Uniting New Music Communities in Oregon
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Fantasy in Metal – for percussion duet
Recorded live at the Community Music Center in Portland Oregon, August 16th, 2014.
Performed by Seattle’s RE:Percussion Duo (Andrew Angell and David Solomon).
[Redacted] by Jay Derderian
[Redacted], by composer Jay Derderian, is scored for amplified viola and fixed media. While working with Jay, the piece evolved from an examination of the revalations brough forth by Edward Snowden to an internal examination of the things we choose to hide from the rest of the world.
What we hold within – whether out of fear, necessity, social custom, or ineffable reason – we assimilate into the fabric of ourselves. Our memories and experiences inform the basis of our sense of self. The traces we leave around us – our interactions, words, photos – become the fabric of our lives; our outer sense of self, and along this process emerges our lives, experienced.
If nothing else, [REDACTED] is about what we withhold within ourselves from the world, as we abide the passage of time, tracing ourselves onto the world.
Jay is hosting a program this weekend at the Portland Community Music Center on Saturday, August 16. You can learn more here.
The Portland Community Music Center received $250 in donations from our project concert.
Three Preludes for cello and double bass by John Goforth
Cellist Kathryn Brunhaver and bassist Milo Fultz of the Eugene Contemporary Chamber Ensemble (ECCE) perform John Goforth’s Three Preludes in Portland, Oregon on March 8, 2014 as part of the collaborative program presented by ECCE and CPOP.
Foxglove by Matthew Zavortink
Matt is a talented composer-performer whose music explores minamilism, spectralism and algorthymic composition. The piece, dedicated to a close friend, explores the sibilant qualities of the word “Foxglove.”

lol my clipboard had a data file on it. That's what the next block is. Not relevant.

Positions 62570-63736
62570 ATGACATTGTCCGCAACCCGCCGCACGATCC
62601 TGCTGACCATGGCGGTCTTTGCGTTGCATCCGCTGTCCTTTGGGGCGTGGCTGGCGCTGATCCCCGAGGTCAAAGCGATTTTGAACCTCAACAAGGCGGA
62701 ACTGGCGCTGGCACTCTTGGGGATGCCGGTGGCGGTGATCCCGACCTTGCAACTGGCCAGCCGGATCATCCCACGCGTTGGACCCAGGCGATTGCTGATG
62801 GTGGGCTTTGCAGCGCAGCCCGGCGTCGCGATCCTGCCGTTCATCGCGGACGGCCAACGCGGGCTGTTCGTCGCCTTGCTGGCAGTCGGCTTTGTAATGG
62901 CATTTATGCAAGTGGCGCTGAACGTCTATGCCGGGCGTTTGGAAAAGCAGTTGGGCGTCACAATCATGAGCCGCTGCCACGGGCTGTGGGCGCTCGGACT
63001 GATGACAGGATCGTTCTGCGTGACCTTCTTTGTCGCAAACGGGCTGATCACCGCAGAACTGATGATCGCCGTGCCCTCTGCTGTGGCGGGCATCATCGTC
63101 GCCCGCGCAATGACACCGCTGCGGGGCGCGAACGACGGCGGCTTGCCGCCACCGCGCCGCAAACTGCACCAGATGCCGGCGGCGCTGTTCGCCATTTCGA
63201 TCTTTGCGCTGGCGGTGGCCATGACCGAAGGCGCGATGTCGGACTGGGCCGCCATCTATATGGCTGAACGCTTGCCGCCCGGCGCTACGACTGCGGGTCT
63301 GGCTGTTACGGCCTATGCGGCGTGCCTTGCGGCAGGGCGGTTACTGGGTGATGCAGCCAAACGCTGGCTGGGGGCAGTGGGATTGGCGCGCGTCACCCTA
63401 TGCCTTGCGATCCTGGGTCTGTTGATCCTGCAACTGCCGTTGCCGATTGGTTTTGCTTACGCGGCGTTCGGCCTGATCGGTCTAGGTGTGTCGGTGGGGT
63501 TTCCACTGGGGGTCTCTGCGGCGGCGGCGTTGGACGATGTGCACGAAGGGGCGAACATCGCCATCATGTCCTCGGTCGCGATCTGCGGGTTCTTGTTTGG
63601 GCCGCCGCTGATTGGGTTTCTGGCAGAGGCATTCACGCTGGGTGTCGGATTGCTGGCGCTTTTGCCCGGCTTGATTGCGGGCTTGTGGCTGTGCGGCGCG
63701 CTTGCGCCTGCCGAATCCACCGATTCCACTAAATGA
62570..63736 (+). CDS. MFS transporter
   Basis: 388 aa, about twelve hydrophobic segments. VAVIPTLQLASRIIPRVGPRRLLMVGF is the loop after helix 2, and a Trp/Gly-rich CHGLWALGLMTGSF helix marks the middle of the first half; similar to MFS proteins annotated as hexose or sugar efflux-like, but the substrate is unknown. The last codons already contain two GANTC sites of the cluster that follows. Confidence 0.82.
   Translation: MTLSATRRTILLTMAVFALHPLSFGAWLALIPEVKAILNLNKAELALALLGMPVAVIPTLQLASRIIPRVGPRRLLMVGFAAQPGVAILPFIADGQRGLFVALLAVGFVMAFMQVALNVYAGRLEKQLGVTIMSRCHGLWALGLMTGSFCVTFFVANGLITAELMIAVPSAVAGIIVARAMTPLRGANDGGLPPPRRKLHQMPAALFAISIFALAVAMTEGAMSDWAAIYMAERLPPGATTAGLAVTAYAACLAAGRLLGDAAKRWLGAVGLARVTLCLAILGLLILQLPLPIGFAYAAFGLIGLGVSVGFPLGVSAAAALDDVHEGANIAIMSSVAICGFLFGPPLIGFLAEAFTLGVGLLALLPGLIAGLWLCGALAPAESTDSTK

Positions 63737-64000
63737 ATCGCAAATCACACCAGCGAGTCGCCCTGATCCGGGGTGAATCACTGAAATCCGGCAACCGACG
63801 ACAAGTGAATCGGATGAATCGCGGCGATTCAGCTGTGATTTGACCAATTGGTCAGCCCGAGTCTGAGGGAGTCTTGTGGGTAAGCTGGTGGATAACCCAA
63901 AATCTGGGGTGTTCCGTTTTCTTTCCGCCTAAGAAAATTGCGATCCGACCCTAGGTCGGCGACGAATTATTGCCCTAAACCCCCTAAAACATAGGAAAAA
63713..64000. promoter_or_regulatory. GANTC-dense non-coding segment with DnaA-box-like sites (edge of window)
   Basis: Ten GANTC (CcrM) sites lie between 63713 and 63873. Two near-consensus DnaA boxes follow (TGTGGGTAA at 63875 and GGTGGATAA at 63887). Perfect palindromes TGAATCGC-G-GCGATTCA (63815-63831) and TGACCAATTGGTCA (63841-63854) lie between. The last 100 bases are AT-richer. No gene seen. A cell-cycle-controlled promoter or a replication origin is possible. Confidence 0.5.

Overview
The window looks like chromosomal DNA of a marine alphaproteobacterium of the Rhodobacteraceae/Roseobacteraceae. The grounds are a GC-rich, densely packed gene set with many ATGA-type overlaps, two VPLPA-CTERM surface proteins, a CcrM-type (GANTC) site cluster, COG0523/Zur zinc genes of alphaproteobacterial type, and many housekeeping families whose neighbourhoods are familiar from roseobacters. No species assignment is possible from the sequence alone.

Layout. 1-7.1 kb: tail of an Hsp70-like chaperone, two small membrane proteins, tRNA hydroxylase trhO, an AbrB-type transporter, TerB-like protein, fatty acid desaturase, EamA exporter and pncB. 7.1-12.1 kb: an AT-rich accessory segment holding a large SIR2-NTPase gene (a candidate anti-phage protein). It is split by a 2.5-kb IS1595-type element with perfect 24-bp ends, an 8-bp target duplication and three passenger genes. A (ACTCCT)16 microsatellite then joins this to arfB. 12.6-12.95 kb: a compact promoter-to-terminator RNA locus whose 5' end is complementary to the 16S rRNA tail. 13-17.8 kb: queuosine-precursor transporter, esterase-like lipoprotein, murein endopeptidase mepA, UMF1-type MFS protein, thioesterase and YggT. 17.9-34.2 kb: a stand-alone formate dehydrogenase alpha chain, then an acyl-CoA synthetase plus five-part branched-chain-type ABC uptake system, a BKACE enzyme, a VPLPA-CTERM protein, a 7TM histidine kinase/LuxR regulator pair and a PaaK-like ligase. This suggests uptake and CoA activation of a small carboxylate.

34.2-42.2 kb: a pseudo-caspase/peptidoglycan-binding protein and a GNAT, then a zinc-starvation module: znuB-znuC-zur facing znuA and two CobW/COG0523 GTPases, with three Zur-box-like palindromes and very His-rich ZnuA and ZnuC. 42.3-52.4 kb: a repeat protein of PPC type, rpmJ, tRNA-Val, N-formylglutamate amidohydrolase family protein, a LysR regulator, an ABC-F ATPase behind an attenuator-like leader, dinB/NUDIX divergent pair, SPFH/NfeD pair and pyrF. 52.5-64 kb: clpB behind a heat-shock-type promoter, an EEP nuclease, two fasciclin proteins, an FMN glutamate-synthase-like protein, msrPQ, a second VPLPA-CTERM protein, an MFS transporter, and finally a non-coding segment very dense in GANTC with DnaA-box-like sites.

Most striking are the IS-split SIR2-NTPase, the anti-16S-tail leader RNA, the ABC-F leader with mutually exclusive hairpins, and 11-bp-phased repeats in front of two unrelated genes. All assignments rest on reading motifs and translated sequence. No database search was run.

Matt is performing on flute. Please apologize the background noise in the recording: you’ll hear rain (this is Oregon after all) and the overhead lights.
A Conversation with Composer and Flutist Matt Zavortink
We sat down with Eugene, Oregon based composer Matt Zavortink to talk about his new piece “Foxglove”. The work for solo flute was performed by the composer as a part of Portland’s 2014 March Music Moderne.
Matt Zavortink is a composer and flute player from Eugene, Oregon, where he is currently pursuing a master’s degree in composition. His works have been performed by groups such as PRISM Quartet, the University of Puget Sound Wind Ensemble, Eugene Contemporary Chamber Ensemble, turnEnsemble, and Verbal Transcription. His current compositional interests include spectralism, minimalism, extended techniques and computer-aided compositional strategies.
A look inside David Sackmann’s “Rainier Monster Slayer”
We sat down with Eugene, OR based composer David Sackmann to talk about his new piece “Rainier Monster Slayer”. The work for alto-sax, violin, and cello was premiered by the Eugene Contemporary Chamber Ensemble on March 8 at AudioCinema in Portland as a part of Portland’s 2014 March Music Moderne Festival.
David Sackmann, a composer originally from Endicott, WA and currently based out of Eugene, OR, has written music for choral groups, chamber ensembles, percussion ensembles, and wind ensemble. A graduate of Gonzaga University (B.A., magna cum laude, Music-Composition Emphasis) David is currently pursuing a M.M. in music composition at the University of Oregon. His works have been performed by the Gonzaga University Wind Symphony, the American Creators Chorus, the Gonzaga University Wind Symphony Percussion Ensemble, as well as many other chamber groups. Along with composing, David has also performed as a percussionist with various orchestral groups and bands and has conducted the premiers of a number of his works.